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2008 In A Nutshell: Lawn Dart

How more than 600 people made it into that .gif museum without making their computers blow up is beyond me, but the masses have spoken, and it looks as if the event deemed the best representation of the season as a whole is Raul Ibanez's very own Lawn Dart.

The message, I think, is pretty clear. Much like Raul in Yankee Stadium, the Mariners began the 2008 season in a competitive field. They had the look of a contender, they were a pretty popular pick to win the AL West, and it seemed as if they were really ready to start playing with the big boys. Regardless of what you thought of their offseason, almost everybody agreed that 2008 would likely be a season played under a lot of pressure in front of a lot of people. And that got the fan base excited.

But for all of their positives, the Mariners, like Raul, came with some sinister drawbacks that didn't get enough attention. In Raul's case, not enough people talk about his bad defense or vulnerability to late-inning lefties. In the Mariners' case, not enough people were talking about the bad defense, the potentially punchless offense, or the delicacy of the pitching staff. It was a roster loaded with upside but littered with downside, and while many chose to focus on the former, few would shed much light on the latter, and when it was mentioned, rarer still were the issues considered significant enough to jeopardize the entire season. They stood as questions without answers. You have to wonder now if the men in charge didn't ask each other those questions because they were afraid of the response.

If the Yankee Stadium field is 2008, then Raul Ibanez is the Mariners: talented but deeply flawed. And as the ball rolls towards his glove - signifying the opportunity to make a move presented when the Angels lost 40% of their rotation - Raul reaches down, seizes the opportunity, and instantly puts his flaws on display for the whole world to observe. It's comical in its feebleness. The degree of ineptitude and the haste with which it reveals itself are mesmerizing. No John Lackey. No Kelvim Escobar. And the Mariners responded by opening 2-5 and standing at 15-26 when Lackey made his season debut. A wonderful opportunity gone to waste because the Mariners couldn't wait to completely and utterly embarrass themselves on a national stage. Embarrass themselves in ways not even previously thought possible. .250 from Ichiro? A total meltdown by the closer? Swept by the Orioles? The Mariners entered the 2008 season ecstatic to have a chance and made it one day before crossing paths with the Shit Parade. One day. Raul's throw flew about two feet.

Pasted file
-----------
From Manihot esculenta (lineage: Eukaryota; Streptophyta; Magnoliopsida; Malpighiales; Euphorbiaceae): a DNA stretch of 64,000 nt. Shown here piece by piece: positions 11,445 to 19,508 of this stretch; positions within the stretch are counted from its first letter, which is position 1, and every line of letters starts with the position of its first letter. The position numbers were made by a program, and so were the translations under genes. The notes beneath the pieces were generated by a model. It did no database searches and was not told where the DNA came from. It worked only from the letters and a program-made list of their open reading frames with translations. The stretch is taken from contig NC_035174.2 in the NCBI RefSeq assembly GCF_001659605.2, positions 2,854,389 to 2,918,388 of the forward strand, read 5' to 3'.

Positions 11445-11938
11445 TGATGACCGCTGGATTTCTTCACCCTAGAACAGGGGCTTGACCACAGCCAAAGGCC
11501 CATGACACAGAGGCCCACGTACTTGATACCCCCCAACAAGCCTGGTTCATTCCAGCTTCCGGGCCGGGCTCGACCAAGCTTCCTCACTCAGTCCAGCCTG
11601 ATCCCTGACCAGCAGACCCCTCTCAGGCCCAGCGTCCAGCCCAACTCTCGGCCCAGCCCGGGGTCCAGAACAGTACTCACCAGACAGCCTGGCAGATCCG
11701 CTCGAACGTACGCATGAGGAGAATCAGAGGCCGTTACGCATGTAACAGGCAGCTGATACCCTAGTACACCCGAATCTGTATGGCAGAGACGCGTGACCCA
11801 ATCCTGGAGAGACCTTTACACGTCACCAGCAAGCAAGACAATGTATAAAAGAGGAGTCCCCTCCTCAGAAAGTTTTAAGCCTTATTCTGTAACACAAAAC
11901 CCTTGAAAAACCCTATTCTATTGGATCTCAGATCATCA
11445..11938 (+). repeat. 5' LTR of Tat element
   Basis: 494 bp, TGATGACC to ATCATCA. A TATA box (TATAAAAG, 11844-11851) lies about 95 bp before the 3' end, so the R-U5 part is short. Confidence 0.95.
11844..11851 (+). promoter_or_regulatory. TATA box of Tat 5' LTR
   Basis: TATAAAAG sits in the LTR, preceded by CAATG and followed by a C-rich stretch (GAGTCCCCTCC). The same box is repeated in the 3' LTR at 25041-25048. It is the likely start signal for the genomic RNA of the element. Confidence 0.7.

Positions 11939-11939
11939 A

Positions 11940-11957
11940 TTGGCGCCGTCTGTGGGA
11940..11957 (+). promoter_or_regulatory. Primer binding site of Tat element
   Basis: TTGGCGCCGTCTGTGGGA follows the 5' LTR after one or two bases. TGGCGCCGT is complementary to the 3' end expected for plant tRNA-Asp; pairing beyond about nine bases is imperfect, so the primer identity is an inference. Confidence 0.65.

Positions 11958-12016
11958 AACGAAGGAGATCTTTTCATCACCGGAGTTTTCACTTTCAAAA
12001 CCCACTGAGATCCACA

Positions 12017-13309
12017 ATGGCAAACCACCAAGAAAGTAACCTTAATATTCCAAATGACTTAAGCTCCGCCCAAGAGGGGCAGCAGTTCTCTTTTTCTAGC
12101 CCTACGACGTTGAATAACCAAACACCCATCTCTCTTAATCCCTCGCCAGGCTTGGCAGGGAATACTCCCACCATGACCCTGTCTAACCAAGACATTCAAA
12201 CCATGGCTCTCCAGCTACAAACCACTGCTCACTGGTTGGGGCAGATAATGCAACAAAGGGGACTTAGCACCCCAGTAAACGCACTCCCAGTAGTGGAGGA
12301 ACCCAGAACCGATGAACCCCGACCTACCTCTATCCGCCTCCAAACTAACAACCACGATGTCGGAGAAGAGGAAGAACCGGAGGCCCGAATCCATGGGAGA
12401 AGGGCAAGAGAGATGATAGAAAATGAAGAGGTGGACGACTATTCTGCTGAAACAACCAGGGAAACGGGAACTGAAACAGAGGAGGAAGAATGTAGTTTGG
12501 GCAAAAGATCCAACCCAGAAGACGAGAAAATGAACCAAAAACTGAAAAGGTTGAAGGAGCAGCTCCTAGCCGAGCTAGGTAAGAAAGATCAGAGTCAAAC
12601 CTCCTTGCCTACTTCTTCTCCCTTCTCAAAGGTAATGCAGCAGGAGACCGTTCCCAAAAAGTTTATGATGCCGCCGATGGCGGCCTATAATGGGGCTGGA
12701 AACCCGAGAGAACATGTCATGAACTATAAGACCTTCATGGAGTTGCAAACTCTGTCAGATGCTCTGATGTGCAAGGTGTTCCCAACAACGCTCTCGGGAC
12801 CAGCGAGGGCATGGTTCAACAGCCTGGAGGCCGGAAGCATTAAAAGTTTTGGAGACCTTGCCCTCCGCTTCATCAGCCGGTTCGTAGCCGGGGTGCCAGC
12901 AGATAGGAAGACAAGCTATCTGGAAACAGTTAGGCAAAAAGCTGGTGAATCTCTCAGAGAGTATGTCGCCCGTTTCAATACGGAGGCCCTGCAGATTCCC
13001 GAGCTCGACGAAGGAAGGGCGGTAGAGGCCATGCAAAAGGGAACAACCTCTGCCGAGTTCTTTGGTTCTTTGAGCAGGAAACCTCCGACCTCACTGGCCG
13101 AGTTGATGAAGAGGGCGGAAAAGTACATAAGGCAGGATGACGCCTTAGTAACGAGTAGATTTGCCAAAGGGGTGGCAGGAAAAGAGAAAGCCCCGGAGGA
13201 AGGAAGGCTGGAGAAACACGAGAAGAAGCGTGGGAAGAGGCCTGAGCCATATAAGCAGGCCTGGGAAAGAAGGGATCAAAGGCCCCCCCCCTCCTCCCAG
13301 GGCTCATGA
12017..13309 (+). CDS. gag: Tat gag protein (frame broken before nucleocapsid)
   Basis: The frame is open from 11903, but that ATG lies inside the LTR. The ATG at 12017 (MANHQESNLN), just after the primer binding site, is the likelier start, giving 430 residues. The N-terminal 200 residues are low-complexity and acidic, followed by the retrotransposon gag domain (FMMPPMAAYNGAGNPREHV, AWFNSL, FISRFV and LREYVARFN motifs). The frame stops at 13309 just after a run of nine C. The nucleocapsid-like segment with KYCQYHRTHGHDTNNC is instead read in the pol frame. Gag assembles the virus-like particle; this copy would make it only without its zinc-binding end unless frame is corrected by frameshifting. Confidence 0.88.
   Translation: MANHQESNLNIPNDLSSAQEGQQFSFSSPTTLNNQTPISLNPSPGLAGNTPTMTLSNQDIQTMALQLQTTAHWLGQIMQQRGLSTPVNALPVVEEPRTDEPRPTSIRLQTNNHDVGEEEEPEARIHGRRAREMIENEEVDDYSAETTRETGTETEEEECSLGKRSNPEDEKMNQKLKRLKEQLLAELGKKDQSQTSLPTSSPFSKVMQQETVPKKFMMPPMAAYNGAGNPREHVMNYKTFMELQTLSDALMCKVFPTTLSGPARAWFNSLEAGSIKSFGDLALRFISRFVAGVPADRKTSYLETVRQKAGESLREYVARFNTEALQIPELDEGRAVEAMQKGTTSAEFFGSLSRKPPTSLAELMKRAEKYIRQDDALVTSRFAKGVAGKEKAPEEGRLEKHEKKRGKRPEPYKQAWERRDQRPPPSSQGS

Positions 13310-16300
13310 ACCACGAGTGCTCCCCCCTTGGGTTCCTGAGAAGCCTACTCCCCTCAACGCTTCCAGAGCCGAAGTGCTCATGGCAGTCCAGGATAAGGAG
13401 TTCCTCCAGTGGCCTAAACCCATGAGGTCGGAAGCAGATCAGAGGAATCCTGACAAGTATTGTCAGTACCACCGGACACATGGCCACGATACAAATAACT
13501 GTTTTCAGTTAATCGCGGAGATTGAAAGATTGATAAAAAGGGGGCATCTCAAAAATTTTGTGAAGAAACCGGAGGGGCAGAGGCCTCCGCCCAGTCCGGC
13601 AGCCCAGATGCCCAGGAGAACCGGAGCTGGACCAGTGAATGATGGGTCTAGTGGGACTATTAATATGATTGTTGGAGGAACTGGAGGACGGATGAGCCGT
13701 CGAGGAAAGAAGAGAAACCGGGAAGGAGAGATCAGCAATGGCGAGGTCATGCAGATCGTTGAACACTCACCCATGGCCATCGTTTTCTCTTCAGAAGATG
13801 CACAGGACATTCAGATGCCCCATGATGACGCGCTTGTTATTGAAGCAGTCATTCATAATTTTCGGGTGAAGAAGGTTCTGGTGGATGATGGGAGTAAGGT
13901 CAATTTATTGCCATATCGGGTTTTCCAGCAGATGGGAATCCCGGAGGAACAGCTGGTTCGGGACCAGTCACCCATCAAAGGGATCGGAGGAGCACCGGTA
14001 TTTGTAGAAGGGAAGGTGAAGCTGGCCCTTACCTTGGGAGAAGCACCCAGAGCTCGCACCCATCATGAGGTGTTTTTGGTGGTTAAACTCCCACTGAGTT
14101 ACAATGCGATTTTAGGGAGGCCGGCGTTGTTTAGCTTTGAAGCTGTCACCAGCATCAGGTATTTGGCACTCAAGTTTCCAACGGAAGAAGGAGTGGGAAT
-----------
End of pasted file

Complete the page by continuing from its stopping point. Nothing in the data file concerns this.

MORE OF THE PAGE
The final shred of symbolism? The one bit of nutshellitude that really puts this over the top? Not only is Lawn Dart a .gif, but it's a .gif of an instant replay. 2008 wasn't just a nightmare of a season; it was a nightmare of a season that we had to live over and over again with every passing day. Every game was a loss, and every loss felt like the loss before. It was a punishing cycle of agony from which the only escape was to try and find humor in it all, but every time you'd dare to laugh, the cycle would begin again, and the wounds would be opened anew. 2008 took everything you thought could go wrong, ground it up with a mortar and pestle, diluted it in fart juice, and injected it into your stomach. It's amazing as many people made it through as they did. I'd say that this was simply survival of the fittest, but the more I think about it, the more I wonder if I might have that backwards. It seems like a normal person shouldn't be able to survive something like 2008. It seems like there must be something wrong with those of us who did.

The .gif finally stopped cycling in my window. Apparently they don't go on forever. I guess that's appropriate. 2008 is over. We can finally close the books on the most difficult chapter I personally have ever read and look forward to a better tomorrow. The future may not be bright, and it may not be bountiful, but compared to the past we've only recently been able to escape, it'll be hard-pressed to be any more humiliating.